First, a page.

Over the last decade, the privacy of various personal information, including Social Security numbers and credit card numbers, and identity theft have become national concerns. The U.S. Congress has responded to these concerns, resulting in legislative efforts to protect this sensitive information. The most recent chapter in these efforts, which all companies who accept credit or debit cards should be aware of, has already spawned numerous class action lawsuits in just four months.

This legislation (called the Fair and Accurate Credit Transactions Act of 2003 or FACTA) became fully effective on December 4, 2006. FACTA, which amended the Fair Credit Reporting Act, was intended to protect consumers from identity theft. The most significant provision in FACTA is Section 1861c(g) which prohibits any party that accepts payment by credit or debit card from including more than the last five digits of the card number or the expiration date on any electronically printed receipt provided to the cardholder.

As a result, businesses must ensure that they comply with those requirements. Alternatively, a business may print the credit or debit card expiration date on the receipt if it does not contain any digits of the card number. These restrictions; however, do not apply to receipts that are handwritten or prepared by imprinting the credit or debit card number on the receipt. The statute includes penalties that are significant in light of the number of credit card transactions processed by major retailers. Section 1681n provides that a person who willfully fails to comply with FACTA's requirements is liable for actual damages of not less than $100 or more than $1,000 per violation, plus punitive damages, attorneys' fees and costs. Even without any willfulness, Section 1681o permits an award of actual damages, attorneys' fees and costs for a negligent failure to comply.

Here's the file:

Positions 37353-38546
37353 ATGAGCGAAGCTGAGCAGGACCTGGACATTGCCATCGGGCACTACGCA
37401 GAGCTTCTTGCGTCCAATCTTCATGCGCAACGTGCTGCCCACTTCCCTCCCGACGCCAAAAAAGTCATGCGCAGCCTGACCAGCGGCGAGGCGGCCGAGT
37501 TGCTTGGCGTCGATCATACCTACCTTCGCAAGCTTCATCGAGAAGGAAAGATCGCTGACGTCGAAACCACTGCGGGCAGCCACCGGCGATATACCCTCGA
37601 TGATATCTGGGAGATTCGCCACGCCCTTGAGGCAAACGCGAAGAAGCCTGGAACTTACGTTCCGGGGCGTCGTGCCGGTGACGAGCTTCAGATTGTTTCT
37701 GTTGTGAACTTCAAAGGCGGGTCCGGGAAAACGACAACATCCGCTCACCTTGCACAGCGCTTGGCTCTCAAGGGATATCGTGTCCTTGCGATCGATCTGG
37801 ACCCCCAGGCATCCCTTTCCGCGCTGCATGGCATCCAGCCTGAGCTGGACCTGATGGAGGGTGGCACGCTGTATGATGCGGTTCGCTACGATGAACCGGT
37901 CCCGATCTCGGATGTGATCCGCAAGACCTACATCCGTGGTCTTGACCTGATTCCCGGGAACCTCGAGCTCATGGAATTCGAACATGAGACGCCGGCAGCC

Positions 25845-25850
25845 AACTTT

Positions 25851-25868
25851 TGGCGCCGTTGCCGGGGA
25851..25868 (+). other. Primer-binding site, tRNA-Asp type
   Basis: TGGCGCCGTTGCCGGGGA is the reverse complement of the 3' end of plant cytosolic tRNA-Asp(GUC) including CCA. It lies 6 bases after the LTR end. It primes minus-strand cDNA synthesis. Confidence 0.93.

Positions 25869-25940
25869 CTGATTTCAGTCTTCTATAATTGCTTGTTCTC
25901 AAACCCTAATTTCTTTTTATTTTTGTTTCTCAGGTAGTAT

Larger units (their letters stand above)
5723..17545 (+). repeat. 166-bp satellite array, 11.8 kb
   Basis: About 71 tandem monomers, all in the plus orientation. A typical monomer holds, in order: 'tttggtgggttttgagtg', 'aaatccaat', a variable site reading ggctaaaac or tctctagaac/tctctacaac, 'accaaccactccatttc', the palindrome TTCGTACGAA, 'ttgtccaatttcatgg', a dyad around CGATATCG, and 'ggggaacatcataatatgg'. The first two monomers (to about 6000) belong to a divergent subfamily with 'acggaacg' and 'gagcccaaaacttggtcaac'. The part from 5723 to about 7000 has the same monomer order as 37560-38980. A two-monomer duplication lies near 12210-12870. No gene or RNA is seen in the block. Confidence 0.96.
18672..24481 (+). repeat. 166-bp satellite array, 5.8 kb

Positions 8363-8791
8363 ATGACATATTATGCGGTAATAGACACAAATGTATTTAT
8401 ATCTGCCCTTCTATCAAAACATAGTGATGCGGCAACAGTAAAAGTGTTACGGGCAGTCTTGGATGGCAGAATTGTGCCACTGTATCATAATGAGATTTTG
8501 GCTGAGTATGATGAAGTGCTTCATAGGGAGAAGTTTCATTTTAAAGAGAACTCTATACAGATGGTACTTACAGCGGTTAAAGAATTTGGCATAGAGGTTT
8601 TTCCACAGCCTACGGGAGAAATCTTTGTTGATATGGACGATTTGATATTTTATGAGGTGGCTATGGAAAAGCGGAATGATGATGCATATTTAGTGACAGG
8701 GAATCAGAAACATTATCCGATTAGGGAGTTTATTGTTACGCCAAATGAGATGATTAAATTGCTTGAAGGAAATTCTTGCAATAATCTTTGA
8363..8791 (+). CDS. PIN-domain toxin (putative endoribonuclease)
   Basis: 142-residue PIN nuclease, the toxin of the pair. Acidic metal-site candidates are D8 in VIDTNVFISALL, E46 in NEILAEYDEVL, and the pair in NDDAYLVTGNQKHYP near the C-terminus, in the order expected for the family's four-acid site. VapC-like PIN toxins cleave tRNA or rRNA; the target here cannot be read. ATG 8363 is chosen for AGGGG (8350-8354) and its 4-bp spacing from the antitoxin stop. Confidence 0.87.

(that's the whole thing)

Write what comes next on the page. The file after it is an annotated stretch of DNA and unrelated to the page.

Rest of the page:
Over 100 Class Action Lawsuits Filed

Plaintiffs' class action counsel wasted no time in filing cases under FACTA, with the first lawsuits being filed the day after the law became effective. More than 100 lawsuits have now been filed in federal courts in California alone against major restaurant chains and retailers such as In-N-Out Burger, El Pollo Loco, California Pizza Kitchen, IKEA and Costco. The lawsuits seek nationwide class certification, actual and punitive damages and attorneys' fees. Among other things, plaintiffs' attorneys claim that the alleged violations of FACTA were willful because the law was enacted three years ago and defendants had sufficient time to upgrade their systems in order to comply, yet failed to do so. Their position is that FACTA permits statutory damages of up to $1,000 per willful violation, with no requirement of any actual injury. By filing in California, plaintiffs' attorneys appear to be attempting to take advantage of a less rigid standard of willfulness adopted in 2006 by the Ninth Circuit U.S. Court of Appeals (which includes California) in a consolidated appeal of two cases involving alleged Fair Credit Reporting Act violations. While four other federal appellate courts had concluded that "willfulness" under the Fair Credit Reporting Act required a showing that a business intentionally and knowingly failed to comply with the law, the Ninth Circuit disagreed and adopted a relaxed standard that requires only that plaintiffs prove a conscious or reckless disregard of the law. Reynolds v. Hartford Fin. Servs. Group, Inc., 435 F.3d 1081, 1098 (9th Cir. 2006). (This case is currently on appeal to the United States Supreme Court.)